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TV's seem to get a brain dead default of overscan correction when plugged into an ATI card, monitors do not.

Also there is usually some sharpness applied on TVs even when they are getting their native resolution, they will look aweful till you find the correct setting on the tv that doesn't apply sharpening. Its not always 0 like you would expect. Monitors tend to not have artificial edge enhancement applied making them look softer on video stuff but look good on text so that cleartext etc will actually work.




Richard rich.ms

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  Reply # 559504 19-Dec-2011 11:46
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Ragnor: TV's are designed for distance viewing rather than text/reading like monitors are. Using a TV close range as a monitor for reading text will probably give you some eyestrain because of the much worse dot pitch.

Same resolution larger physical screen size = larger gap between pixels.

This. I used a 21.5 inch LCD as a second monitor and no matter how hard I tried, text and details looked nowehere near as sharp as my monitor did.  

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  Reply # 559511 19-Dec-2011 11:57
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If your computer is a laptop then take it in and test drive both.

Is price an issue for you? TV's have more bang for your buck and often have better specials.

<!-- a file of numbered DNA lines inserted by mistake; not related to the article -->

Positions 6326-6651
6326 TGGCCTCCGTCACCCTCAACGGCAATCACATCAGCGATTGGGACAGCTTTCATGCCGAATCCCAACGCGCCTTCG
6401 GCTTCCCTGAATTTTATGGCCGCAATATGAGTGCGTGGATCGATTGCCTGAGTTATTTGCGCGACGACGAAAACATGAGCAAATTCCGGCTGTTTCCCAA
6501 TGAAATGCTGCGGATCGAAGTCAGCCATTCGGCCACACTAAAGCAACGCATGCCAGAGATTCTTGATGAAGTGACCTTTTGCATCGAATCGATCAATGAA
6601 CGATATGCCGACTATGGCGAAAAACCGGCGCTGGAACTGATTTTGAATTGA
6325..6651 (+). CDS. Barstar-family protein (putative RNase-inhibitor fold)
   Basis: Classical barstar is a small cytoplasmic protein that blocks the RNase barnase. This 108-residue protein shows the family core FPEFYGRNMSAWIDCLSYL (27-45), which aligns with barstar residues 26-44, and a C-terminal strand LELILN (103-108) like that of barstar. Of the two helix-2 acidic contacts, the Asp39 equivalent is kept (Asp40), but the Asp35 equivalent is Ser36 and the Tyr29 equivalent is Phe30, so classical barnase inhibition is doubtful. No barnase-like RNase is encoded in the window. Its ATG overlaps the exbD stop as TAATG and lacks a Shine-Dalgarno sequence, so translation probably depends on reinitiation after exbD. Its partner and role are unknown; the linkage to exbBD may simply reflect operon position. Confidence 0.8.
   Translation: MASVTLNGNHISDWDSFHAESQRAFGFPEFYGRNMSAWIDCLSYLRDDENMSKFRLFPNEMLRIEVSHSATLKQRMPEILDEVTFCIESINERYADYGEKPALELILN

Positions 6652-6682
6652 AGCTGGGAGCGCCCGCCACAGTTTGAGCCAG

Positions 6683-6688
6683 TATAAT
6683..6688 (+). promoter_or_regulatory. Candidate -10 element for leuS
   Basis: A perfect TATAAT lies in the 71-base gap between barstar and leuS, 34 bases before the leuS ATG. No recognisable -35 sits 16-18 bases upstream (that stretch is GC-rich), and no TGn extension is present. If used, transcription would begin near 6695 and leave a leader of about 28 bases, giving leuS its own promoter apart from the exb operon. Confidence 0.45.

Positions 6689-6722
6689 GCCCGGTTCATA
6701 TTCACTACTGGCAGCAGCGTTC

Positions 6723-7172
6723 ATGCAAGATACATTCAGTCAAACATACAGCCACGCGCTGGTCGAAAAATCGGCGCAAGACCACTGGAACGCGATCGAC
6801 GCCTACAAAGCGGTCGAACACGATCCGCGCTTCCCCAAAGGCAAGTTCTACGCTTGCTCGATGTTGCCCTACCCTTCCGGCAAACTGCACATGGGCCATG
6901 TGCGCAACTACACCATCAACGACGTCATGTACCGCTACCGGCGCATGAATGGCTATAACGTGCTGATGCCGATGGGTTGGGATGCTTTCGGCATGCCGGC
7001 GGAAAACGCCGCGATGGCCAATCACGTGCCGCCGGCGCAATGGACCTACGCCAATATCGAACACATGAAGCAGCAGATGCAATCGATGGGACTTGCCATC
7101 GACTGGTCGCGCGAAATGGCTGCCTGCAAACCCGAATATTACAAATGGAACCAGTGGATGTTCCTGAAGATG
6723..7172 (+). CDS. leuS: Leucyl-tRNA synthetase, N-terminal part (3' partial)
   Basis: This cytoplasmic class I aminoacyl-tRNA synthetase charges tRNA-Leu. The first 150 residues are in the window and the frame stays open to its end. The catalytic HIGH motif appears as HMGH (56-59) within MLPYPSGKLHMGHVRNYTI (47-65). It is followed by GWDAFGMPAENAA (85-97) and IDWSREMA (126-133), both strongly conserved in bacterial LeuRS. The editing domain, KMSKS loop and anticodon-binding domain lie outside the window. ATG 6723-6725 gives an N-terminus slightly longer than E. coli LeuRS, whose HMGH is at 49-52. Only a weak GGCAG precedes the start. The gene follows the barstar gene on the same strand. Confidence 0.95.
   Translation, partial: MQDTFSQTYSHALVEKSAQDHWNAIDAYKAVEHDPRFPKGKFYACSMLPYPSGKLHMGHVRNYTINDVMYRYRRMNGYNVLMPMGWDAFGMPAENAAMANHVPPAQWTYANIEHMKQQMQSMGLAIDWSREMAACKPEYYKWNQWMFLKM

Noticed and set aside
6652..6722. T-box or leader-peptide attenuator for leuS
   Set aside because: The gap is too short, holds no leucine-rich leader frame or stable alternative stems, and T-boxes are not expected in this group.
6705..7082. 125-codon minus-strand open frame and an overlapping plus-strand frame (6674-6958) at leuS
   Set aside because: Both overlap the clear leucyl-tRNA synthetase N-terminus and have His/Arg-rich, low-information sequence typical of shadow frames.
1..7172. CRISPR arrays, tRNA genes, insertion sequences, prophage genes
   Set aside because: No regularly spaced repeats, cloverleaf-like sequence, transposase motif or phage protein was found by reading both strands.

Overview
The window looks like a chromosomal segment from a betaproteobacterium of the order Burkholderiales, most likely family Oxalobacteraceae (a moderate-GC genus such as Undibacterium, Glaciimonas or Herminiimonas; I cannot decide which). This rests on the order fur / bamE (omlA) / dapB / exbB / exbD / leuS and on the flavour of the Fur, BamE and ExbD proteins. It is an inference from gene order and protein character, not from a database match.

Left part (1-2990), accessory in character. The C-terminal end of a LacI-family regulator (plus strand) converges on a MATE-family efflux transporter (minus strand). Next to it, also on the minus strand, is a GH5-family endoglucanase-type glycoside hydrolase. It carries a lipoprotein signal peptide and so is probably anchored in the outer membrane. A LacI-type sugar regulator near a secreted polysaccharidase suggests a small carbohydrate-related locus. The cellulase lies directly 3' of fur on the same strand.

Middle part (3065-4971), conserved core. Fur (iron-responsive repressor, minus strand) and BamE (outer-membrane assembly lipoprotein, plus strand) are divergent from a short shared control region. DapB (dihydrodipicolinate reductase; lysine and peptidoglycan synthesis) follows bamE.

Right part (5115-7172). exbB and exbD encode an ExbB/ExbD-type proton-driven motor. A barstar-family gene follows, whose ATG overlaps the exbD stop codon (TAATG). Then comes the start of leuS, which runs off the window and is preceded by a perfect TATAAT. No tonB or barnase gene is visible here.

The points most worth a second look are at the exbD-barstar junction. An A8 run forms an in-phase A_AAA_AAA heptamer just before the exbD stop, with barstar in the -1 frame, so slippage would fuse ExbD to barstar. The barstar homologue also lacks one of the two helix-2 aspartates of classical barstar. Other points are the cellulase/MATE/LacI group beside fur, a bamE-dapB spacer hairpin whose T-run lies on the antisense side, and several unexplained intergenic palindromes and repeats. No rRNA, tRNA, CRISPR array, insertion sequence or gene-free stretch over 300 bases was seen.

Future options are greater with a TV.

All other things being equal, bigger is better. Over time, the screen size seems to shrink as you get used to it. That's why so many people are upgrading.

Check that the optimum viewing distances for size and resolution fit with your workspace. If you are doing a lot of close-up work (e.g. paperwork) then you may find it difficult having to refocus to a larger screen further away.

TVs are great for moving images in gaming and at FullHD fine with static text. If you're using every bit of FullHD resolution then a monitor will usually be better but may not be an issue if you have resolution to spare.




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  Reply # 559514 19-Dec-2011 12:04
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beaverusiv: Both TV and monitor have same refresh rate afaik (60Hz).



Which is really slow. I find watching some of the older type LCD's which are below 100hz somewhat nauseating. And its especially noticable in fast scenes.

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  Reply # 559539 19-Dec-2011 13:02
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richms: TV's seem to get a brain dead default of overscan correction when plugged into an ATI card, monitors do not. 



I have an ATi card and a monitor and it underscans... so frustrating, especially with their crappy drivers trying to find the options and making it stick :/

I do agree with you, though. HDTVs should not default to overscan. 1:1 zoom!

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  Reply # 559540 19-Dec-2011 13:04
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BraaiGuy:
beaverusiv: Both TV and monitor have same refresh rate afaik (60Hz).



Which is really slow. I find watching some of the older type LCD's which are below 100hz somewhat nauseating. And its especially noticable in fast scenes.

Running at 100Hz or more reduces the picture quality and makes everything look like it was shot on a home video camera. eg The soap opera effect.

The newer LCDs are far better at handling moving images with the motionflow turned off, than the old panels.